How Do Insurance Policy Audits Work?

DISCLAIMER:
The information/items listed below are general guidelines and not specific to any certain insurance company. Each insurance company has their own specific guidelines and information they will ask for. If you are being audited and have questions regarding your audit, please contact us at 844-402-4464.

The insurance company is auditing you, NOT Quote Texas Insurance (we are your agent).

Remember, we work for YOU, NOT the insurance company. We are here to help you navigate your insurance audit by answering any questions you may have and assisting you in communicating with the insurance company to reconcile your audit.

  1. 30 days before or after policy expiration - A good rule of thumb is the insurance company will normally order an audit about a month before or after your policy expires.
  2. Or, after policy cancellation – If your policy cancels, Insurance companies will do an at that time instead of when the policy would normally renew.
  1. Basically, it comes down to ESTIMATED numbers vs ACTUAL numbers.
  2. Your policy price is based off your ESTIMATED labor costs and/or gross sales over the next year and is subject to audit and verification of your ACTUAL numbers once the policy period is over. This is an industry standard practice.
  3. After your policy period is over, the insurance company will need to verify what your ACTUAL labor costs and/or gross sales were for that policy period.
  4. This means they will perform an audit/verification to determine your ACTUAL labor costs and/or gross sales.
  1. The insurance company will ask to examine your tax, payroll, and any other related records.
  2. They will then compare your ACTUAL labor costs and/or gross sales against your ESTIMATED labor costs and/or gross sales.
  3. If your ACTUAL labor costs and/or gross sales are higher than your ESTIMATED labor costs and/or gross sales, you will be billed for the difference.

This varies by the insurance company, but most companies give a 7-14 day window to complete your audit. In some cases this time period can be extended.

Yes, if you feel your audit is based on inaccurate information you can dispute your audit and provide corrected information.

Again, each insurance company is slightly different but normally what we see happen is,

  1. Your policy would be up-charged for a non-compliant audit.
  2. Your policy could be non-renewed.
  3. Your policy could be cancelled.
  1. The insurance company will send your invoice/bill to collections.
  2. Your policy could be non-renewed.
  3. Your policy could be cancelled.

Audit payments are normally due and payable immediately as they are for your prior policy term.

In most cases we see insurance companies asking for full payment but sometimes they will offer a payment plan for exceptional situations.

Most likely yes, but it depends on the insurance company. In most cases (depending on the insurance company)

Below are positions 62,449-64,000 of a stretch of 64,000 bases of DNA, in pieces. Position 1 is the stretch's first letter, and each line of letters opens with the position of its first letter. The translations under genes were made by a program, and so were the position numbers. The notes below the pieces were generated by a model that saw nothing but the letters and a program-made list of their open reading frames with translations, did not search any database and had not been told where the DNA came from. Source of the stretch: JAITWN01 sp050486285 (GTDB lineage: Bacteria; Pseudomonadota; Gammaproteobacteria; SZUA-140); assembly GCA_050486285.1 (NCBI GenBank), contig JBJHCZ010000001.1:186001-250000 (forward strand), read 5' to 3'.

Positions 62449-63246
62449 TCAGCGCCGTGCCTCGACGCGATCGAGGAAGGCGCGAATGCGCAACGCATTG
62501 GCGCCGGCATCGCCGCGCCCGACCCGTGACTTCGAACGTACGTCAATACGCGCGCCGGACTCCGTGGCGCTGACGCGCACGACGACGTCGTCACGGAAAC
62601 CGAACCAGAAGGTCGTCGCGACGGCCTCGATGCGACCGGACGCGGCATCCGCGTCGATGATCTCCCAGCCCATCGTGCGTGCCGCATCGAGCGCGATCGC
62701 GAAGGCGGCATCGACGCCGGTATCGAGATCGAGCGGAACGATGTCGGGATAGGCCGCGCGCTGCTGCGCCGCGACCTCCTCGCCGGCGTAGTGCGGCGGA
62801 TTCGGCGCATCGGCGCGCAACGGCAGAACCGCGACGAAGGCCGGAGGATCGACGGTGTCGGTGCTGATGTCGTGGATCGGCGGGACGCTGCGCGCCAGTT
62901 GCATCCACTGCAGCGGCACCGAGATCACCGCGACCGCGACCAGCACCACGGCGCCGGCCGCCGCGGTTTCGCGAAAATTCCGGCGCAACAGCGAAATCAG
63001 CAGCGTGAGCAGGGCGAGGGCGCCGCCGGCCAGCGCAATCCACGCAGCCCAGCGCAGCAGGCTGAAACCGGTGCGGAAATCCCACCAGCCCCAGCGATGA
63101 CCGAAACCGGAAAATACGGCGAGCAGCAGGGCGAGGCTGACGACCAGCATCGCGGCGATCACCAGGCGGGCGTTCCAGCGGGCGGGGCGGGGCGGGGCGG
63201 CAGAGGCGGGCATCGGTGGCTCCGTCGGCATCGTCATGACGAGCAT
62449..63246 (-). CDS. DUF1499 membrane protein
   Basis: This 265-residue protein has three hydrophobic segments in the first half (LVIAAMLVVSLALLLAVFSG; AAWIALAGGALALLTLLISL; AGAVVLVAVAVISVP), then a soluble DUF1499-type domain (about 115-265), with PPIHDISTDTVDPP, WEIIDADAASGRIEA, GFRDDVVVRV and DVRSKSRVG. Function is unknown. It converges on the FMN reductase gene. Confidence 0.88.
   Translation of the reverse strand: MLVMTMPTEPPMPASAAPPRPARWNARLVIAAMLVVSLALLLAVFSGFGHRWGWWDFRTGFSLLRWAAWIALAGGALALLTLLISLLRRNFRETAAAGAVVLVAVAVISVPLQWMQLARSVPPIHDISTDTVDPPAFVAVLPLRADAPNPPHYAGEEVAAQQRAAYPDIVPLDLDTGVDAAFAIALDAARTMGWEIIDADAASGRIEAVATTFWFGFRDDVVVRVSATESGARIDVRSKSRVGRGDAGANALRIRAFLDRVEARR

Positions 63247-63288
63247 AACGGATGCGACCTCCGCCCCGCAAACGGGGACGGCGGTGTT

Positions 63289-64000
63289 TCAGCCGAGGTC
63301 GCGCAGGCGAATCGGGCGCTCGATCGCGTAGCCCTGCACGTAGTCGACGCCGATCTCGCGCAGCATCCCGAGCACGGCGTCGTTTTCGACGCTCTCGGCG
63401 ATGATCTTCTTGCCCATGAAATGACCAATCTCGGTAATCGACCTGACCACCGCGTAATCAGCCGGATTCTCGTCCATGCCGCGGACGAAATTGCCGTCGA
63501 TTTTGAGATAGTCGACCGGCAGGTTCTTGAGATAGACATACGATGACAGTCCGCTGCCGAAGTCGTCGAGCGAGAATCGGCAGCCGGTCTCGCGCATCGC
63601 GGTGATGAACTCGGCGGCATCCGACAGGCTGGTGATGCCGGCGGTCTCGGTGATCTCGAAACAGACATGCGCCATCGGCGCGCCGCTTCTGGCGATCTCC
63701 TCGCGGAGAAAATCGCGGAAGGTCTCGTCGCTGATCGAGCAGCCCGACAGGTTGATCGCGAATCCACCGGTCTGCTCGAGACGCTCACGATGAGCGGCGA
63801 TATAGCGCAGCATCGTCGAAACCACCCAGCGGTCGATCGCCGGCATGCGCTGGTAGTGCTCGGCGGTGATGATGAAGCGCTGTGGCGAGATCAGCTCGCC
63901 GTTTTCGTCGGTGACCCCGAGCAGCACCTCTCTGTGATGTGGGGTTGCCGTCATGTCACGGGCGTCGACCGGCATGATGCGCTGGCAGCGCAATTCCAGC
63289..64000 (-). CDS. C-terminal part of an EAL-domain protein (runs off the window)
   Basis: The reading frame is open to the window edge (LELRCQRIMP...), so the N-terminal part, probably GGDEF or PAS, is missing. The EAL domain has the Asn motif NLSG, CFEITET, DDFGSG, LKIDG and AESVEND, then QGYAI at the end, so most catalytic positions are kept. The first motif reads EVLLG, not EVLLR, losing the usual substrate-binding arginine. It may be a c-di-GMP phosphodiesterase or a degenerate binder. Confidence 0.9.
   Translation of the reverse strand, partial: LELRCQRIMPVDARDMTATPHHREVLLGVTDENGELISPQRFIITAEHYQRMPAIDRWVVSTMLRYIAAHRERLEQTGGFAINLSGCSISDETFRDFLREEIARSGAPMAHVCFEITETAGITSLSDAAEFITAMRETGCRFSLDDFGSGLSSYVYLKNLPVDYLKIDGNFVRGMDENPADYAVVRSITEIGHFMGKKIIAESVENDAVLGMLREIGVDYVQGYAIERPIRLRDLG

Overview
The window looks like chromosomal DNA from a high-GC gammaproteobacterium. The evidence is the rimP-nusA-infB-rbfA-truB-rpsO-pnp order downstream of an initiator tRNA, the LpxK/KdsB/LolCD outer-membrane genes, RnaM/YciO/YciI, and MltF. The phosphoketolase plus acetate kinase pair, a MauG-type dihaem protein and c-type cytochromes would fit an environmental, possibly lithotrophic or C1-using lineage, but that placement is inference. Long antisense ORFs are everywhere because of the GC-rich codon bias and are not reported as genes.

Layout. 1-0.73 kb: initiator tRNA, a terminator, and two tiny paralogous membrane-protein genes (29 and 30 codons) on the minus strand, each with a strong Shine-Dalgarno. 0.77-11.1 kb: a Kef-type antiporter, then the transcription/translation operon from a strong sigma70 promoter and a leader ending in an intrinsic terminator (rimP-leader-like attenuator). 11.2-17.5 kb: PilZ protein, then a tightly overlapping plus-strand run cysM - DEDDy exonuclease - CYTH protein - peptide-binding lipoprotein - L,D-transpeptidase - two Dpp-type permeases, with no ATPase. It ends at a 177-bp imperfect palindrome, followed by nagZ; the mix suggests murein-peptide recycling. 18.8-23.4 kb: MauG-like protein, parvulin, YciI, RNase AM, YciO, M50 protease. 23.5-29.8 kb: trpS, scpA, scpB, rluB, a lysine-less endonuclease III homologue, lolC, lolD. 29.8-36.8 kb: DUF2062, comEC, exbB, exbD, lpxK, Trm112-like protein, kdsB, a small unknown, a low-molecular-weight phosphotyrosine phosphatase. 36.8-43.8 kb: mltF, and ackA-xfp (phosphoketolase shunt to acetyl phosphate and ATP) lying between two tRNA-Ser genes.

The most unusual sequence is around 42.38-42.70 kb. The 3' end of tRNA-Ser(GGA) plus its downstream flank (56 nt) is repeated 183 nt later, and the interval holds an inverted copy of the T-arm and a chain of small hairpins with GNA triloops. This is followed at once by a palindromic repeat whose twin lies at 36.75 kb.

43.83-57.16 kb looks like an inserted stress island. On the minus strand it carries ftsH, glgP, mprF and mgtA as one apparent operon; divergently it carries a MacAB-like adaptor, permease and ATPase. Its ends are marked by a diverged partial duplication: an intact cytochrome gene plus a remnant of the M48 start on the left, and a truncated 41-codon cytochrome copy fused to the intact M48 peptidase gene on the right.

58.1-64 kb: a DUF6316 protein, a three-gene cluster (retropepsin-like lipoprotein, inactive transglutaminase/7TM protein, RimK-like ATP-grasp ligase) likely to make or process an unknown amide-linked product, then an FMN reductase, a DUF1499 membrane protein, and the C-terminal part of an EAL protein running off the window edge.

1. Your current policy term will be endorsed/adjusted based on the audit to reflect your accurate gross receipts/payroll, etc.
  2. This helps avoid future audit problems where you end up owing a large amount because your estimated numbers being grossly inaccurate.
  3. It is also beneficial as it allows you to spread out the payments over your remaining policy term.
  1. Make sure your projected labor costs and/or gross sales are updated every 6 months on your policy.
  2. If your gross sales & labor cost increases, you can spread any new insurance premium cost out over your remaining policy payments rather than paying it lump sum at audit.
  3. Save ALL certificates from any subcontractors. If you have these certificates you will either not be charged at all or only very little for sub costs.
  4. If you do NOT have proof that your subcontractors had insurance, they will be rated as employee labor.
  1. Because your policy provides coverage for work done by anyone you hire as labor, you will be charged based on the labor cost of those workers.
  2. UN-insured subcontractors/1099 workers:

    1. If you hire un-insured subcontractors/1099 labor that cost would be used by the insurance company as part of calculating your overall labor costs. (W-2 + subs/1099, etc)
  3. INSURED subcontractors:

    1. If you hire any INSURED subcontractors, they will either not be counted or counted at an extremely discounted rate.
    2. For INSURED subcontractors it is your responsibility to verify that they have
      1. their own insurance AND to
      2. keep proof on file for when you get audited
      3. You collect and retain certificates of insurance from each insured subcontractor, and
      4. that they must carry equal or higher limits of coverage as listed on your policy
    3. If you do NOT have proof on file, the insurance company will count these subs as UN-insured labor and will charge you for covering them.